Is There an Optimal Structure for Decentralized Provision of Roads?
48 Pages Posted: 20 Apr 2016
Date Written: September 1996
Generally, local maintenance of roads is more efficient than centrally controlled maintenance. For road construction, contracting procedures and competitive bidding are more important than issues of decentralization. Central governments should regulate safety and other network externalities.
Humplick and Moini-Araghi empirically investigate how decentralization affects the efficiency of road provision from the viewpoint of the local goods provider and the road user. The theoretical model: A double-cost hidden level of effort. For accurate estimates, they found it important to include both user and provider concerns in determining the optimal level of decentralization.
Using four different model specifications and three data sets, they find that 100-percent decentralization of maintenance functions (where there is no central regulation on quality standards) produces the most efficiency gains, as quality roads are provided at lower unit costs. There is little justification for central government to be involved in road maintenance. In fact, as Germany's example shows, uniform standards combined with decentralized maintenance remove the incentive to reduce costs and erode most of the efficiency gains from local maintenance. Maintenance is by definition a local activity and should reflect user preferences.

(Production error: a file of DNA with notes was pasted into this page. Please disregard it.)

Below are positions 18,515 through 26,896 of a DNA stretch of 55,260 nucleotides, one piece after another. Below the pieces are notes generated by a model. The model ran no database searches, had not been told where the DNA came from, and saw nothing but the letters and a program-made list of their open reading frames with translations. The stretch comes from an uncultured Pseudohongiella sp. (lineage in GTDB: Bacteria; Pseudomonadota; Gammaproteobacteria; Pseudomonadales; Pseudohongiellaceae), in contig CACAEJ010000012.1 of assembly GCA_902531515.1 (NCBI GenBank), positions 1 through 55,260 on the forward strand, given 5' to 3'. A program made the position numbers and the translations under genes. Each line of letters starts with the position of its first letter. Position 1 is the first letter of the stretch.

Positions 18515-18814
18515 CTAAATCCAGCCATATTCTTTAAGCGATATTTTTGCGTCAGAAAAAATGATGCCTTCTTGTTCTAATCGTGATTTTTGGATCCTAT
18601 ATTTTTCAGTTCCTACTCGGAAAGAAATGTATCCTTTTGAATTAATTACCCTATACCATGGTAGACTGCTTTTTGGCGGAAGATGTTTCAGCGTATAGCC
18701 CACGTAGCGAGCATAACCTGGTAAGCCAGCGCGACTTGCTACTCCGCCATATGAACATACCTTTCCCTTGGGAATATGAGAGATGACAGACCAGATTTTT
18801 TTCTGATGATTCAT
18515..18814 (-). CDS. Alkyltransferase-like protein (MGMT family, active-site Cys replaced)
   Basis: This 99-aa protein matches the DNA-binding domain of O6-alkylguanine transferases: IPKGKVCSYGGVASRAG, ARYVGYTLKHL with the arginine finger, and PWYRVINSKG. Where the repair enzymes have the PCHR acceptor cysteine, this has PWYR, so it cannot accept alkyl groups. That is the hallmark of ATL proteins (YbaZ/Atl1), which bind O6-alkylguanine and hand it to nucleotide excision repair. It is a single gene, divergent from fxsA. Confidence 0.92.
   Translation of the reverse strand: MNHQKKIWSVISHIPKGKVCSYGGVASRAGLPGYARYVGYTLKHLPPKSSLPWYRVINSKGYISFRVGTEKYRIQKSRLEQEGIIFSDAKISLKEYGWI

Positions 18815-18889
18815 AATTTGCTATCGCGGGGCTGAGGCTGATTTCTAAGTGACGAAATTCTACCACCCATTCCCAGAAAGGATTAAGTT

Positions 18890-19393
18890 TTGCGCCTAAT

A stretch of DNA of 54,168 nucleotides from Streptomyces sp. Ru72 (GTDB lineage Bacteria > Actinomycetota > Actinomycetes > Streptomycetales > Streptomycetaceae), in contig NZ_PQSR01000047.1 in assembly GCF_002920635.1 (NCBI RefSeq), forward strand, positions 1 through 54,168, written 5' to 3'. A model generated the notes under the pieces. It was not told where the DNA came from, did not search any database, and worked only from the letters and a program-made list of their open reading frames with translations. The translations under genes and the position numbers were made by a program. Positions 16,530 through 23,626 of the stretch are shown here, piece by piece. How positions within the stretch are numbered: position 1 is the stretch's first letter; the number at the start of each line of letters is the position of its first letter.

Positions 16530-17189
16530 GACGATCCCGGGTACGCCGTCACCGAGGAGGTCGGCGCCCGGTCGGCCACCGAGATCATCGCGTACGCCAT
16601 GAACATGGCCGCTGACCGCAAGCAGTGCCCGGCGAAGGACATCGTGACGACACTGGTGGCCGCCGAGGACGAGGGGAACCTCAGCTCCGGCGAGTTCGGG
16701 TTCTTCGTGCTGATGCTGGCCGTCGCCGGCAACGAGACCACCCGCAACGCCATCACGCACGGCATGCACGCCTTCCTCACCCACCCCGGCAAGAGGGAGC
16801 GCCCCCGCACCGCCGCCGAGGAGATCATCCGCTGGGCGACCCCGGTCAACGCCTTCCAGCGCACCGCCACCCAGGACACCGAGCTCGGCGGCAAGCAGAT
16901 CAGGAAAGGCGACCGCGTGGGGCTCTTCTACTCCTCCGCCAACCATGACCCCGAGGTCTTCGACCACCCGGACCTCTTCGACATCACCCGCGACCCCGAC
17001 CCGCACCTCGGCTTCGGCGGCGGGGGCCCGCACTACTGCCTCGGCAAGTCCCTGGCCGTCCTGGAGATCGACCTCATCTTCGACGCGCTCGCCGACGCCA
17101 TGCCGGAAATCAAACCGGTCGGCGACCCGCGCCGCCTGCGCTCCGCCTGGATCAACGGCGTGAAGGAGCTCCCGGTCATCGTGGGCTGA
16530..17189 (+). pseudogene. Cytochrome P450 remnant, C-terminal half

Central governments should regulate safety and other network externalities by having a stake in the financing of road administration and in such functions as planning, policy setting, and regulation of safety and other network externalities. Central governments should finance no more than 10 percent of administrative costs. As for construction, it depends on the country. It may be better to ensure that contracting procedures in a country are efficient before suggesting the decentralized provision of roads. It is easier for local governments than for central governments to incorporate user preferences in their spending decisions. Similarly, determining where to make investments, deciding how to procure works, and monitoring the quality of construction and maintenance is often done more efficiently locally - except when local capacity to carry out road works is limited. The results point to the benefits of decentralized provision of roads, but many countries contract out maintenance and provision. In that case, it may not matter whether local competitive bidding is carried out by a central or local agency.
This paper - a product of the Environment, Infrastructure, and Agriculture Division, Policy Research Department - is part of a larger study in the Agriculture and Natural Resources Department to develop a strategy for rural development. The study is funded jointly by the Norwegian and Swiss Special Studies Trust Funds and by the Bank's Research Support Budget, under research project Decentralization, Fiscal Systems, and Rural Development (RPO 679-68).
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